Premier outlines path forward for nuclear discussion

Posted 14 November 2016

The State Government has decided that discussion should continue on a proposed nuclear waste facility in South Australia.

The Government has also concluded the only path forward is the restoration of bipartisanship and broad social consent secured through a State-wide referendum.

A diverse range of community views were uncovered through an unprecedented State-wide consultation program and two Citizens’ Juries.

This consultation process has helped guide the government’s next steps on this matter.

The Government believes continued public debate about South Australia’s role in the nuclear fuel cycle is important, however an absence of bipartisanship stands in the way of any meaningful progress.

Opposition Leader Steven Marshall withdrew the Liberal Party’s support before the process had been completed, removing the bipartisanship the Nuclear Fuel Cycle Royal Commission said was critical to the process.

If broad social consent were to be achieved through a referendum, local Aboriginal people would be given a final right of veto on any future facility.

This final right of veto would exist if a proposed facility would impact upon their lands and would not be overridden by the broader community.

The Labor Party has yet to change its policy on this matter, but at the recent party convention, the Premier was permitted to continue the public consultation process

The Government’s full response to the Nuclear Fuel Cycle Royal Commission will be delivered in the Parliament tomorrow.


In February 2015, the Government announced it would establish a Royal Commission to investigate the State’s possible further involvement in nuclear fuel cycle.

The Nuclear Fuel Cycle Royal Commission, headed by former Governor Kevin Scarce, delivered its report in May of this year.

The first Citizens’ Jury met in June and July this year to deliberate on the Royal Commission Report and set the agenda for a three-month state-wide consultation process.

The Jury identified the establishment of a waste disposal facility as the most significant aspect of the Commission’s report.

Guided by the first jury, the State Government’s Consultation and Response Agency (CARA) undertook the largest consultation program in the state’s history.

CARA visited more than 125 sites across South Australia, including all major regional centres and more than 60 remote towns and 30 Aboriginal communities.

The consultation program included:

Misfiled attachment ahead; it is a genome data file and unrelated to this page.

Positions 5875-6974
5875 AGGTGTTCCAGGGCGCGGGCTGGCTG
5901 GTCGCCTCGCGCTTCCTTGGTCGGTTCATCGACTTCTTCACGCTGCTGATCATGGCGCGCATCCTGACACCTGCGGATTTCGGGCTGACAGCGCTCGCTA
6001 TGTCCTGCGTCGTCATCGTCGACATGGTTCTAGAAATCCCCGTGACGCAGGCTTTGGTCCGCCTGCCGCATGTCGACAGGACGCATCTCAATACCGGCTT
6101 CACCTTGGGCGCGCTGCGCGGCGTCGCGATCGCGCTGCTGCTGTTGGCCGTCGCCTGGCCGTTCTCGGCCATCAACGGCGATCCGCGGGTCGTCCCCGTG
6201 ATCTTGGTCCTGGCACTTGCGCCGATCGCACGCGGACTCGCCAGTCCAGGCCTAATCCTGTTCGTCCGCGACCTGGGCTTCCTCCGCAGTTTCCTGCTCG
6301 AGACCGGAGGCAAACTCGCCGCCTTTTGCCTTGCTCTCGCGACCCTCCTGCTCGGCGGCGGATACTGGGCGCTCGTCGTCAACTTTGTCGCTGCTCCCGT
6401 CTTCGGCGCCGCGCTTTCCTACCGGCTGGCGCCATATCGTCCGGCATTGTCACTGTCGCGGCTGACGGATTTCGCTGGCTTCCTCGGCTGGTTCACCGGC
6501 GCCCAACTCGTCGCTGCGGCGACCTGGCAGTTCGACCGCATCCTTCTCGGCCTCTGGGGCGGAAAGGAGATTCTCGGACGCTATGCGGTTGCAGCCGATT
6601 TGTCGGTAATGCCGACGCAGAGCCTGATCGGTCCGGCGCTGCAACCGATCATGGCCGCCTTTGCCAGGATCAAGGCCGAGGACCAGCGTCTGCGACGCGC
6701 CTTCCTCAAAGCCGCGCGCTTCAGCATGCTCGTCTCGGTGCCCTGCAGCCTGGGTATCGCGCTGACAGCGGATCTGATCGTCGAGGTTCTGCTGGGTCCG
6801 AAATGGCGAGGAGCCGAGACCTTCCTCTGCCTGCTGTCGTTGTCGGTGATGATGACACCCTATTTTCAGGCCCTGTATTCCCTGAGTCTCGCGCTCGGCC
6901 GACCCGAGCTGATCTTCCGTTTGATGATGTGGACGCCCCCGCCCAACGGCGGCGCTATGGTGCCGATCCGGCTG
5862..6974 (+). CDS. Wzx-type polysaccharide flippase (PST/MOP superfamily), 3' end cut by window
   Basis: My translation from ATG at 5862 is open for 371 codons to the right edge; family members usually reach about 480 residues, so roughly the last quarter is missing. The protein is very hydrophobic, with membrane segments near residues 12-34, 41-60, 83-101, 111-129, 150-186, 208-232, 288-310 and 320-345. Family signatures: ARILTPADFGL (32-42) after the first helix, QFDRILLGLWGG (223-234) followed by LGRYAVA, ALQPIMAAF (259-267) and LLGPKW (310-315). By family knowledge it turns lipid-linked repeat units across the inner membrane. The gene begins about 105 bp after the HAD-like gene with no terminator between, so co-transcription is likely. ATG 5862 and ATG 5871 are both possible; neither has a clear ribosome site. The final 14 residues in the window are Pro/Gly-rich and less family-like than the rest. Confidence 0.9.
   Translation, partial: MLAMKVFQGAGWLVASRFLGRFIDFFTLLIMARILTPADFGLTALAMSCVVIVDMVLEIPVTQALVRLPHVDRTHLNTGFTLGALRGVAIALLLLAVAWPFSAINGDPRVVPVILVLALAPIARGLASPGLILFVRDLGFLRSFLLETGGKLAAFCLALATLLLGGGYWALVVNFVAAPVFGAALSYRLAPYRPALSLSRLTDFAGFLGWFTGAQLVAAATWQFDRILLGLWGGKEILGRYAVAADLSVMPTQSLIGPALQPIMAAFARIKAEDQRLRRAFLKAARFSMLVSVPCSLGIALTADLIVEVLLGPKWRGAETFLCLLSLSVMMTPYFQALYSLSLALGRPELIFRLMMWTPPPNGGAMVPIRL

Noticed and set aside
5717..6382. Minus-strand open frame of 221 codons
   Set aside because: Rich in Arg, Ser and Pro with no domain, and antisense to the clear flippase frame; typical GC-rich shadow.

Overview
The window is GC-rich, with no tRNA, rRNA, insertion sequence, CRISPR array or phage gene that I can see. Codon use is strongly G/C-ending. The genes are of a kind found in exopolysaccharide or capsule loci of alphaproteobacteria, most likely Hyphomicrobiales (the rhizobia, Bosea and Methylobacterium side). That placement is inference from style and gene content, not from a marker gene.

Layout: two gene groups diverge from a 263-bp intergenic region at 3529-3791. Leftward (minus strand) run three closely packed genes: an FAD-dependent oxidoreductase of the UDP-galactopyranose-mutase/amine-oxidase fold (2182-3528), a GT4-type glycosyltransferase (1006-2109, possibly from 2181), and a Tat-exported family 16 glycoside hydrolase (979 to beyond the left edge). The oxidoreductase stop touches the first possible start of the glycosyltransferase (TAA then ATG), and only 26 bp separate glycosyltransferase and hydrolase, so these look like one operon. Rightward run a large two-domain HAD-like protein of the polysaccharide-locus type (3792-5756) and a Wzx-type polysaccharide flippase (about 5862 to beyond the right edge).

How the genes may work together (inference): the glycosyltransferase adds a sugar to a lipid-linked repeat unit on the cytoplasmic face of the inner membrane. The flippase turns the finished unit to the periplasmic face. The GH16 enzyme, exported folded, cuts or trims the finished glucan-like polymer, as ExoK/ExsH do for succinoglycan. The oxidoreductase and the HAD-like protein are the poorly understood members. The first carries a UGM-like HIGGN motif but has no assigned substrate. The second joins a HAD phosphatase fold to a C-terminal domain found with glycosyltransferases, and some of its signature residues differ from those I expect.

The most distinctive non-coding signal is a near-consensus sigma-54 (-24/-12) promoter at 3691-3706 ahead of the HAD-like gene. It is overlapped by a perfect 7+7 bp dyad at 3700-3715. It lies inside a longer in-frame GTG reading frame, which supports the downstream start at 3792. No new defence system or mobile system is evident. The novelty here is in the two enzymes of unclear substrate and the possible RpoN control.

• 17,000 face-to-face conversations
  • 33,000 online conversations
  • 4500 online surveys
  • 1150 letters, emails and phone calls

A Community Views Report collated the views of more than 50,000 people involved in the consultation process.

A representative survey found 43 per cent of people supported or strongly supported pursuing a nuclear waste disposal facility, while 37% opposed or strongly opposed and the remaining 20% were undecided.

The second Citizens’ Jury sat on October 8-9, October 29-30 and November 5-6, working together over six days to develop a report which will help inform the State Government on the next steps as it prepares its response to the Royal Commission.

The group heard from more than 100 witnesses including environmental, economics, safety and industry experts, as well as community and Aboriginal representation.

The jury delivered its report earlier this month, with two-thirds of jurors opting to not pursue a nuclear waste disposal facility.

Quotes attributable to Premier Jay Weatherill

I believe continued public debate about South Australia’s role in the nuclear fuel cycle is important and ultimately it is a matter that the people should decide, not political parties.

As I have previously stated, a large and controversial issue such as this would always be a test of our democracy.

I am supportive of a continued debate on this issue – I am not supportive of shutting down democracy.

We have listened to the diverse points of view and have tried to carefully balance what we’ve heard to map out our next steps.

We will not pursue a change to our policy, but if the mood in the community shifts and bipartisanship is re-established we will remain open to this question.